As shown in FIG. 4, each buss IIA, IIB is connected into a character bus 23 which performs a dot OR" logical function providing the character codes for the selected keys in sequential manner over the intermediate bus 24 to an [/0 buffer stacking register 25. The purpose of register 25 is to load and transmit the character codes in sequence on a first-in/first-out basis to [/0 bus 22. This is accomplished under suitable firstin/first-out controls 26.

The first-in/first-out controls operate with four position register 25 which receives an eight bit character over bus 24. Controls 26 alert the user of the availability of these characters and transmit them at the user's synchronous rate. Register 25 accommodates overrun of up to three characters at the in put. Control is exercised using an input binary counter on data received on buss 24 by controls 26. A write condition is created for all register positions. However, only one register is conditioned to receive data by the input binary counter. As soon as the write condition is created, the A position register 25 is loaded. After a delay, determined by the counter. the characters are advanced preparatory to receiving the next input character. In the circuitry shown in FIG. 4 up to four consecutive characters can be stored. If none of this information is provided on the output buss 22 overload control circuitry prevents further loading of the registers. As each rcgister is loaded an extra character is provided and through this arrangement the user is alerted that one or more of the registers is loaded. An output binary counter is utilized to establish a read instruction. When the read instruction is received at the register, the character is immediately gated out from the register position and after a delay the accessed register is cleared and the output counter is advanced preparatory to the next read. Register 25 loads and unloads the characters in sequential order. During this loading and unloading process, a write operation can take place simultaneously with a read operation at two different positions of the register.

As has already been emphasized, when the keyboard arrangement is directly connected to an input/output device that operates at high speeds, such as a display, it is not necessary to employ the buffer register 25. The bus 24 can be directly connected through the [/0 connection to the display unit. On the other hand, when the keyboard is connected for operation to a relatively slow responsive device, such as a printer, the I/O buffer stack register is utilized to accomplish temporary storage of the character codes provided over buss 24.

Referring now to FIG. 7, the keys I0 associated with the proximity key modules 30-33 spell the word I-IELP when reading from right to left. When an operator isaccessing keys 30-33 in right to left order, it is necessary to assure that the characters appear in the same order in the l/O buffer stack register 34 over the buss 35 to the data or character buss 36 and through buss 37 to register 34. This is accomplished through a roll-over control of keys 10. A circuit which responds considerably faster than the response of the keyboard operator is included in each key module to perform this roll-over control function.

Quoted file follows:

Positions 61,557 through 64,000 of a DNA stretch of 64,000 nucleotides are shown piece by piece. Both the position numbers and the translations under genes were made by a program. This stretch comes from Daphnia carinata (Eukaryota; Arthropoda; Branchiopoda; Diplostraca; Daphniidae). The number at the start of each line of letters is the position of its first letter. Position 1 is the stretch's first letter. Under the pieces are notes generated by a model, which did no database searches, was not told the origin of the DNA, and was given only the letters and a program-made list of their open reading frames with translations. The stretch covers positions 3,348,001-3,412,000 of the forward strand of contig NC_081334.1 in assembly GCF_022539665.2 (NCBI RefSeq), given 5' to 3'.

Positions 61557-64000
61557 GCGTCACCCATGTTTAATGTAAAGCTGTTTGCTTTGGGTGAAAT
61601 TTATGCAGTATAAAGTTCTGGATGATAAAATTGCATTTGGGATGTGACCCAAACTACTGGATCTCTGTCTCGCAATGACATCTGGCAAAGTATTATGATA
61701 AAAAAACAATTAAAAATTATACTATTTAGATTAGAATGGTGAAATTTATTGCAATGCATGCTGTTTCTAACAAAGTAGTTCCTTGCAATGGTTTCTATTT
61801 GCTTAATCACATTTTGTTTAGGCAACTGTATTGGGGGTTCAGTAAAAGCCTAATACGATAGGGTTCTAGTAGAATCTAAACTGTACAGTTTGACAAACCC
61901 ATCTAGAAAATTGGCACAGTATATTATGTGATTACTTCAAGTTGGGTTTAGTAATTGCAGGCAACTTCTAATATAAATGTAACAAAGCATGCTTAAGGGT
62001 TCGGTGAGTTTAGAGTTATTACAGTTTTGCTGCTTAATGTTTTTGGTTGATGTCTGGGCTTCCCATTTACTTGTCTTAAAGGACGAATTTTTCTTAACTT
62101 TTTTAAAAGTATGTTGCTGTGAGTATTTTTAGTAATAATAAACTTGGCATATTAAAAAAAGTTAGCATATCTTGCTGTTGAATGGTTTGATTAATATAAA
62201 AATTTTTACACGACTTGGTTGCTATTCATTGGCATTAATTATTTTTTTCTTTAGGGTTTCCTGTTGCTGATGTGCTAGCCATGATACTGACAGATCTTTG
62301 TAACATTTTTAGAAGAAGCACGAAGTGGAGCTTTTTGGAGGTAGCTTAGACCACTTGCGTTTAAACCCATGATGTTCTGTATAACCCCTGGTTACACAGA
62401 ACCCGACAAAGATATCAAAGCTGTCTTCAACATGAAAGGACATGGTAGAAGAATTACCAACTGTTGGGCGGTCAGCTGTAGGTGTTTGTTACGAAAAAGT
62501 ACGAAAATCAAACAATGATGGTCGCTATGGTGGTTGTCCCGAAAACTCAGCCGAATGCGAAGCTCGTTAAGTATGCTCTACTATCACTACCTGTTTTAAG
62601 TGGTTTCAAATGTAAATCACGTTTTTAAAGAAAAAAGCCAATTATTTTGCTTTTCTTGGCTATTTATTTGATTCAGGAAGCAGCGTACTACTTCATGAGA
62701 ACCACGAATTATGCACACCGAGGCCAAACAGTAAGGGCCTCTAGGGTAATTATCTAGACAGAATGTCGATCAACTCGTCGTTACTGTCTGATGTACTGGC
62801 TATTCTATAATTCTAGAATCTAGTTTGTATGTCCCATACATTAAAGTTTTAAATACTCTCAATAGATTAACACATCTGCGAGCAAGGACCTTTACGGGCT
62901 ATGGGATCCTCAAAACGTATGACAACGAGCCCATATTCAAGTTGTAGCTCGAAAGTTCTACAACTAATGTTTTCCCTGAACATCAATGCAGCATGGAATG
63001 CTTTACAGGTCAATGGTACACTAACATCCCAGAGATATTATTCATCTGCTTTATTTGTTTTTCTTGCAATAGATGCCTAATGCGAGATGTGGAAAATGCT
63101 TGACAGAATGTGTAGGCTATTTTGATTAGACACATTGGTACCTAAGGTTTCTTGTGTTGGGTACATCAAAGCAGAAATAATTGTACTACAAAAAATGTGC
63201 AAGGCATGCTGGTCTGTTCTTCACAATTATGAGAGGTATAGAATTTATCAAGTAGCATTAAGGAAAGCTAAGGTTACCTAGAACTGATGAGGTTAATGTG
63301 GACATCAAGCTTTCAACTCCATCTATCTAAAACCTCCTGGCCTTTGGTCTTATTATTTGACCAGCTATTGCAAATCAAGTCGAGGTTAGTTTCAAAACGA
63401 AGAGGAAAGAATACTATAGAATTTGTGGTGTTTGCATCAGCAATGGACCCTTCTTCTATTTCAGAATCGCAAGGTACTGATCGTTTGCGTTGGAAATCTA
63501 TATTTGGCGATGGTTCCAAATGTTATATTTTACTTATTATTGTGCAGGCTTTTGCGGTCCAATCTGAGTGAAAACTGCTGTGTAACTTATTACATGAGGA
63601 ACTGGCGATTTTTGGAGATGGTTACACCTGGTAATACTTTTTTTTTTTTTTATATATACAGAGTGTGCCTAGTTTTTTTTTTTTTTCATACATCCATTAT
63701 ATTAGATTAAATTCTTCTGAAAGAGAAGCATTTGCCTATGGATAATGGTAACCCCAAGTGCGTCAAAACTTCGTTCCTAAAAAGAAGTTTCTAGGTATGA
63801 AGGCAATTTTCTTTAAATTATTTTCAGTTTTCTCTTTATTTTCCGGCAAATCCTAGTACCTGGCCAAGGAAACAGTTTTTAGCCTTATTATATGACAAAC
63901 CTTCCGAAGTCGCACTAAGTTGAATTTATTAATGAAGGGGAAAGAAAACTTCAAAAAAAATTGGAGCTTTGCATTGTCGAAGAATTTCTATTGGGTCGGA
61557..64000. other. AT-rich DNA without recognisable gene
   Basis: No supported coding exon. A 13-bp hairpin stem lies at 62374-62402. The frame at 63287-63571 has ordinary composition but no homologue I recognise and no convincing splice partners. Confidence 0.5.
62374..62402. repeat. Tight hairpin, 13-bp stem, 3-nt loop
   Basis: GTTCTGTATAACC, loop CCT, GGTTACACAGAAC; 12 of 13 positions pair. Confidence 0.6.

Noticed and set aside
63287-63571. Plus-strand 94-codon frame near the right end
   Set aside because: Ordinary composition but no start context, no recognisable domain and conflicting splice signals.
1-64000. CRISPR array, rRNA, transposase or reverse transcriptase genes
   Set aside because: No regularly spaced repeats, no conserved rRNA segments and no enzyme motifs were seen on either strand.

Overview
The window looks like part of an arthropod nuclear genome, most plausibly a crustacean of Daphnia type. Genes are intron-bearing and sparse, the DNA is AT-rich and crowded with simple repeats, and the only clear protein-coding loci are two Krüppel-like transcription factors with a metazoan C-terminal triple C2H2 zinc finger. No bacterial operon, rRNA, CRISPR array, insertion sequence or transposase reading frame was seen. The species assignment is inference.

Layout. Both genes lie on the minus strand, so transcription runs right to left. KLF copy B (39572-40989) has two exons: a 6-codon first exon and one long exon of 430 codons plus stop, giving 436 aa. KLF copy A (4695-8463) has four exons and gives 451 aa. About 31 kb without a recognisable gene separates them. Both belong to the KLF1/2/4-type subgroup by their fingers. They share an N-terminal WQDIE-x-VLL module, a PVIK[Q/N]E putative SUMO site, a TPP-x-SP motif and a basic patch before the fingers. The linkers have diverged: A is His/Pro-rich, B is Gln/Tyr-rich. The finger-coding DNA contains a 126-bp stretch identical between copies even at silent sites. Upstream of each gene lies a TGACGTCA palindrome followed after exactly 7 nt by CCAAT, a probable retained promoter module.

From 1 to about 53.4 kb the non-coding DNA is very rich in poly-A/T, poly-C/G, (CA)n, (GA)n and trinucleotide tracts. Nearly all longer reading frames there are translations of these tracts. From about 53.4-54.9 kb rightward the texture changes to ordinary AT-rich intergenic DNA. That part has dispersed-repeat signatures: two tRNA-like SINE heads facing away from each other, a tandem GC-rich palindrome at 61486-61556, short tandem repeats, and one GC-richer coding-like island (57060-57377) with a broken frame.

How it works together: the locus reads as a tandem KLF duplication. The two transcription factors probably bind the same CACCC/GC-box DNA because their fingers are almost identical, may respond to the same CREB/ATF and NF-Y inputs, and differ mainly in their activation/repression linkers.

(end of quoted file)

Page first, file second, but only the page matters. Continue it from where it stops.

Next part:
In the particular arrangement of FIG. 7 each of the key modules 30-33 is connected into bus 35 according to an etching arrangement which attaches personality to that connection. It is readily apparent that connection could also be made to a storage apparatus such as shown in FIG. 3.

Located within each key module 30-33 of FIG. 7 is the circuit of FIG. 5. The circuit is formed in integrated manner on the module associated with each key. Depression of key energy source 40 activates the circuit. Response occurs in the proximity device and detector 41. Such a switching device may act according to many well-known principles. Such devices are capacitive bridges, inductive coil, Hall effect or light-emitting circuit arrangements. However, the preferred form of such device is a proximity device that responds according to a magnetoresistive effect to detect the activation of the key energy source 40 to activate a trigger circuit 42. Cir cuit 42 is any conventional bistable trigger which activates a single shot circuit 43. Trigger 42 remains in its set state so long as proximity device 41 detects the depression of the key energy source 40. When the key energy source is deactivated, the trigger circuit is reset.

Single shot circuit 43 which is a monostable multivibrator sets a latch circuit 44 for a momentary period oftime to assure that a one-time pulse generator-type input is provided to the latch. To prevent a repeat of a character and to prevent the loss of a character, latch 44 provides an input to encoder 45 which may take the form of the etched personalized wiring pattern of the particular key on the buss 46. The reset R for latch 44 is provided from the first-in/first-out controls 38 of the I/O buffer stack register 34 of FIG. 7. Latch 44 responds in the period when trigger 42 is in a set condition in response to the energization of key energy source 40.